That’s ok though. Angela jokingly mentioned not braking as I left the pits on the Ragley. She wasn’t being totally serious, but she’s pretty much summed up the idea behind the next few laps. How much can I get away with. The course has battered me, torn at me, changed in character over and over again as deep snow turned to slush, turned to mud, dried to stodge and froze to gripless ice but it’s not finished me off.
It’s gone from pristine white, soft snow carpeted and stretching off for miles in every direction across vistas worthy of picture postcards, through low down dirty, dusk filtered dirt, jabbing at wheels from underneath grime filled puddles to uncaring and harsh darkness, spitting at you on every bend.
It’s been epic and, quite frankly, that’s what I’ve thrown back at it. I’ve given it no respect and it’s taken everything it can, but I’m still going and I’ll crash on every corner if I have to, throw myself into every ditch if that’s what it takes. I’m coming out on top. Even if I have to stay off the brakes.
Top of the last descent.
Three quick flicks of the finger on the shifter and haul legs round as the chain leaps across the cassette. Dive back into the saddle and flick the shifter again as the speed builds up. The course bucks and swoops. All you can see is what you’ve lit up, what your lights pierce into the darkness is what you get to work with. Shapes loom at you from either side as you drop into the trees, faster and faster. Branches feel like they’re inches from your face and rocks seem to leap out at your wheels.
Stop pedalling, skip the bike over the waterbar and start to drift the bike into the right hander. Nervously press on the bars as the tyres skitter across semi frozen mud. Hold the line, skip again over another waterbar, angling itself to bite deep at the front wheel if you’ve lost your nerve and tried to brake and throw yourself hard right to the edge of the trail, away from the ice but so close to the trunks of the trees you can smell the damp wood as you skim past each one.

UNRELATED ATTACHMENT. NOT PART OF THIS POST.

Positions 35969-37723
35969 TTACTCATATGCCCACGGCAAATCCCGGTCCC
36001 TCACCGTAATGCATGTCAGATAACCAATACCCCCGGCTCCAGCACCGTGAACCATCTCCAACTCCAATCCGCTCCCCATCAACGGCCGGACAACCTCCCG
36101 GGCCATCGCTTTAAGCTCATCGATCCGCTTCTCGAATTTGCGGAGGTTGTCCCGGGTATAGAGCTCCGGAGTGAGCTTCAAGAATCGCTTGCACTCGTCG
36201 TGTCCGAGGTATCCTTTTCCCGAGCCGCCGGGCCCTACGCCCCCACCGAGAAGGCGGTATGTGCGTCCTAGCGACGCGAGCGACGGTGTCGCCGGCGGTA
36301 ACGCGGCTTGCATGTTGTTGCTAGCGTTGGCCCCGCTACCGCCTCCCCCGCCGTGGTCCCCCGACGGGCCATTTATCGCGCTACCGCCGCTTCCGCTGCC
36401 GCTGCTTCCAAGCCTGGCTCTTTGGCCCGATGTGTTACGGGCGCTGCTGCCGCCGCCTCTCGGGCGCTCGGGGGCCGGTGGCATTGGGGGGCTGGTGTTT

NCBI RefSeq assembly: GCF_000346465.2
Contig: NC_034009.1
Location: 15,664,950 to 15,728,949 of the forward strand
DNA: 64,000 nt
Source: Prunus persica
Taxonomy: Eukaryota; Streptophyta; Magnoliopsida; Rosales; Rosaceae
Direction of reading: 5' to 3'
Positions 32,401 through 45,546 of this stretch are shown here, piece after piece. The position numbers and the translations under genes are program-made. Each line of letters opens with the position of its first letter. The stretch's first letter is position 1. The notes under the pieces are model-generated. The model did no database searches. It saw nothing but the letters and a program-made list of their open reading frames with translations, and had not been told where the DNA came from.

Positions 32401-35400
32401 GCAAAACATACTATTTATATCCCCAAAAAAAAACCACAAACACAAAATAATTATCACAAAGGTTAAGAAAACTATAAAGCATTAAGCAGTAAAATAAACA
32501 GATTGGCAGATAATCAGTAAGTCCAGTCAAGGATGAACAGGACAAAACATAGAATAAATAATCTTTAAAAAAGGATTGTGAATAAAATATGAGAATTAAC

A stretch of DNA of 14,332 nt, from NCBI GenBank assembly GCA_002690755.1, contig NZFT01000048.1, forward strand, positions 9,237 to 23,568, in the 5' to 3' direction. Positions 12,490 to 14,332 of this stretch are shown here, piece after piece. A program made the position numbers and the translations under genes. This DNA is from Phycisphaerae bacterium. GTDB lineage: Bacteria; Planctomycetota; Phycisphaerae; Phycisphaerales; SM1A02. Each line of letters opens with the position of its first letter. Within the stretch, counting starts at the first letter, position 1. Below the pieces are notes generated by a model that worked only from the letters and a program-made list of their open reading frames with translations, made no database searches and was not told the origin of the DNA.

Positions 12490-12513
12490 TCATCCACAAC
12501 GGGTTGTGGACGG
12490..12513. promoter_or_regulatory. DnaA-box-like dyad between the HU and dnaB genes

The trail drops. Lean back and trace the line left by innumerable other tyres, flowing left and right in the light that never seems to stretch far enough into the distance. The tyres growl as infinitesimally small lapses in concentration have them scuffing the ridges of snow lining the route. Bright white guidelines to either side of the slush that snap and weave in front of you as the light hits them, occasionally broken where someone has lost the flow and slid out into the blackness.
Deep breath and wince as another waterbar, still partially hidden, hammers into the rims. Try not to over compensate as the front tyre loses grip and swerves off right. Aaah you little fuck, can’t hold it.
The snow seems to roar as the bike lurches into it, bars twisted as far as possible to regain some semblance of control, foot thrown out and dabbing furiously, vanishing into the powder each time as I grind to a near standstill before forcing myself back onto the clear line.
Crank back up to speed, little shake of the head and grin.
This is Daft.
I’ll get it next lap. Nail it.
The results and lap times are up on ‘tinternet here so you can see, in detail, exactly where I buggered it up and let Alex Slavin get away (fair do’s to Alex – he rode a great race and thoroughly deserved the win…this time )